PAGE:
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| 1 minute read
Reposted from Taylor English Insights

Colorado Passes Nation's First Comprehensive AI Bill, Waits for Governor's Signature

Is it deja vu all over again?  In the absence of any federal regulation of privacy, the states have taken the reins, with dozens of comprehensive and targeted privacy laws being enacted in the last three years. Now, the race looks to start all over again on a new field: regulation of AI. The EU has passed a comprehensive, continent-wide law that will govern all AI starting later this year. The US has not. In early May, Colorado became the first state to pass a comprehensive AI law, one which will likely be a model for other states in next year's legislative sessions.

Why It Matters

The EU AI Act will regulate AI on a sliding scale, with higher compliance requirements (or outright bans) on systems deemed to present greater risks to humans. Lower-risk systems will not face the same high regulatory hurdles. The Colorado bill, if signed by the governor, will adopt a similar approach. Connecticut tried and failed to pass a similar risk-based bill this year, so we know the concept is certainly percolating in statehouses across the country.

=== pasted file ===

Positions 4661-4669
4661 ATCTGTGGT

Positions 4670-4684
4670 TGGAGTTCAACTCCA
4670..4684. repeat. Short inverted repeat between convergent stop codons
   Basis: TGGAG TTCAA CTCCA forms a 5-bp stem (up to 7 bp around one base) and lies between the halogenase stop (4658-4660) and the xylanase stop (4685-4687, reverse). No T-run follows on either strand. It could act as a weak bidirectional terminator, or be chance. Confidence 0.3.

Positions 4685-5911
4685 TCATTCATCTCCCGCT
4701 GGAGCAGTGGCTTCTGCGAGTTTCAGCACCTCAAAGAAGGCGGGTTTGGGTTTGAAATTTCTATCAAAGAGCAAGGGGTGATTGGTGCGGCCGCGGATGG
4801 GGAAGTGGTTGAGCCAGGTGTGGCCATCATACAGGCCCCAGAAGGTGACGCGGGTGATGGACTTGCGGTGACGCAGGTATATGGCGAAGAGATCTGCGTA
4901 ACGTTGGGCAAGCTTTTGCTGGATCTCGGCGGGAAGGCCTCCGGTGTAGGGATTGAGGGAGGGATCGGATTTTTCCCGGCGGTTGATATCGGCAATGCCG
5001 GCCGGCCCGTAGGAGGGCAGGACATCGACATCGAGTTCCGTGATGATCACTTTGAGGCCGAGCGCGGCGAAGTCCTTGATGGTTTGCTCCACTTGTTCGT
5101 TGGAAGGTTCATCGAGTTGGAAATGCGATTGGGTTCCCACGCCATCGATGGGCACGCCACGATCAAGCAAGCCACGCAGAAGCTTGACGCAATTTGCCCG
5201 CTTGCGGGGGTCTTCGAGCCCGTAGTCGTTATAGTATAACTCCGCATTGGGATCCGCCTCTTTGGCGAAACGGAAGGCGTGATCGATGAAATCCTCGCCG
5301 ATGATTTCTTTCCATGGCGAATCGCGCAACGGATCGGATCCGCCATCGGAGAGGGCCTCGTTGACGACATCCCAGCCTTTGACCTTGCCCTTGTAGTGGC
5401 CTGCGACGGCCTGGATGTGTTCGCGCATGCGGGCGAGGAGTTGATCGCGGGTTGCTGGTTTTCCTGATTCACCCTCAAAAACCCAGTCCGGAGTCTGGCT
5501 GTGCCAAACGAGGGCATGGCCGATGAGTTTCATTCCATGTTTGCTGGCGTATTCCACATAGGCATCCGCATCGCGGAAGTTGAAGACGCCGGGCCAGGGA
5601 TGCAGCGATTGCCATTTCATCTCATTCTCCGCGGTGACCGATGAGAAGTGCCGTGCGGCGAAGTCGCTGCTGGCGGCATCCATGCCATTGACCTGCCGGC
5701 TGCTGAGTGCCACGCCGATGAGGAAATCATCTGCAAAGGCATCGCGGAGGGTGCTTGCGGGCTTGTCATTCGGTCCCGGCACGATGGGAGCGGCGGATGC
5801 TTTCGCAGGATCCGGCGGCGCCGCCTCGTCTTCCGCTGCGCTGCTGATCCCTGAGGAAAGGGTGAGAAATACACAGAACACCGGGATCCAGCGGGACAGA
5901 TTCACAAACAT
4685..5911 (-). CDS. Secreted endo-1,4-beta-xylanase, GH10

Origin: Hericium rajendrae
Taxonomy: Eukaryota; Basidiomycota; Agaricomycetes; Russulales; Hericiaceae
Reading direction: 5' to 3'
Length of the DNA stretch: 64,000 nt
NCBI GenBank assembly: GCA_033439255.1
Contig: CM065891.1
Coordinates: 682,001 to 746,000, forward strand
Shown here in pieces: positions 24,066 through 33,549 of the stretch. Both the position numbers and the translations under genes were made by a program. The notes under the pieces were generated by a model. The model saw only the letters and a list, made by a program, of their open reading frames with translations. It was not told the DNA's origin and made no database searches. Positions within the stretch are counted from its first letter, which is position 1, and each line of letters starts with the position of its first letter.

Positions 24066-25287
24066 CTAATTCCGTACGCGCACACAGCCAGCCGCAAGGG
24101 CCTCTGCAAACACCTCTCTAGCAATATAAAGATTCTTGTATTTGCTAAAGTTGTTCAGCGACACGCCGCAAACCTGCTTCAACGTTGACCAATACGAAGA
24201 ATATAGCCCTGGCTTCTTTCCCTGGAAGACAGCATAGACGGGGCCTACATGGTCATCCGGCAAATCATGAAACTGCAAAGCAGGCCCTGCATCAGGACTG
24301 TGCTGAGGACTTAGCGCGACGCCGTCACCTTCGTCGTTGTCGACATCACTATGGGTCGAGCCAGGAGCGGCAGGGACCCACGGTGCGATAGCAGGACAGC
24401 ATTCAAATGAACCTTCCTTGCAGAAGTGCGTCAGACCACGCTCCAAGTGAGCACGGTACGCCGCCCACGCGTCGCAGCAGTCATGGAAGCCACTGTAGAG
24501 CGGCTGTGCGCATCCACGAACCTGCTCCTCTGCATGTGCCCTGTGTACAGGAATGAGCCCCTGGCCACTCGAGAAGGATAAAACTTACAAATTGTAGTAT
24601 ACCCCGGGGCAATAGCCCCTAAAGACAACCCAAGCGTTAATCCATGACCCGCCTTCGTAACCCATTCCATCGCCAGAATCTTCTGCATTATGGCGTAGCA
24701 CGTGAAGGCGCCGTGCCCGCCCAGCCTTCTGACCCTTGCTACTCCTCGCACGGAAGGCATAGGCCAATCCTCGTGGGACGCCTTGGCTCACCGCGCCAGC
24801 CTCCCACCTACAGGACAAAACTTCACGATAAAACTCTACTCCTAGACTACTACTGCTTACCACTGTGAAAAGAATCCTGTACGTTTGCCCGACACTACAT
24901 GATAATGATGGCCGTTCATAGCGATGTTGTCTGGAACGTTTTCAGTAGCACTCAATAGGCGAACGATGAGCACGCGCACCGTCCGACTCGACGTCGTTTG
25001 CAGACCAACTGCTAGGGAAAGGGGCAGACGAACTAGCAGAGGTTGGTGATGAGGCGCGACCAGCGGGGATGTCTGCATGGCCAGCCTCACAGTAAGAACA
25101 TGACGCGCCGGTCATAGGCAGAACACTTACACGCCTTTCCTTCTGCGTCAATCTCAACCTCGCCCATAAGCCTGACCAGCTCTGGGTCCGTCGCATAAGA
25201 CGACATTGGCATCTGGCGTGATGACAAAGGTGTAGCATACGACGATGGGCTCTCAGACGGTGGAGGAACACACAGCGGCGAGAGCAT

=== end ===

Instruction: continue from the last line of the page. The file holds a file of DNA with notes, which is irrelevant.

For any organization adopting AI tools or systems, having a familiarity with risk-based regulation schemes is a smart idea. Using human oversight, diligence in the procurement process, and clear communications with stakeholders (employees, customers, boards, and others) about what the tools are and are not permitted to do will be key when the day arrives that AI is regulated in the US.  Better to start now rather than have to retrofit your model later.  

The legislation seeks to protect consumers from algorithmic discrimination when AI is used to make life-altering decisions, such as about a person’s employment, education or health care. It also included consumer rights provisions such as the right to know when AI is being used and the right to appeal adverse decisions.


data security and privacy, hill_mitzi, insights, ai and blockchain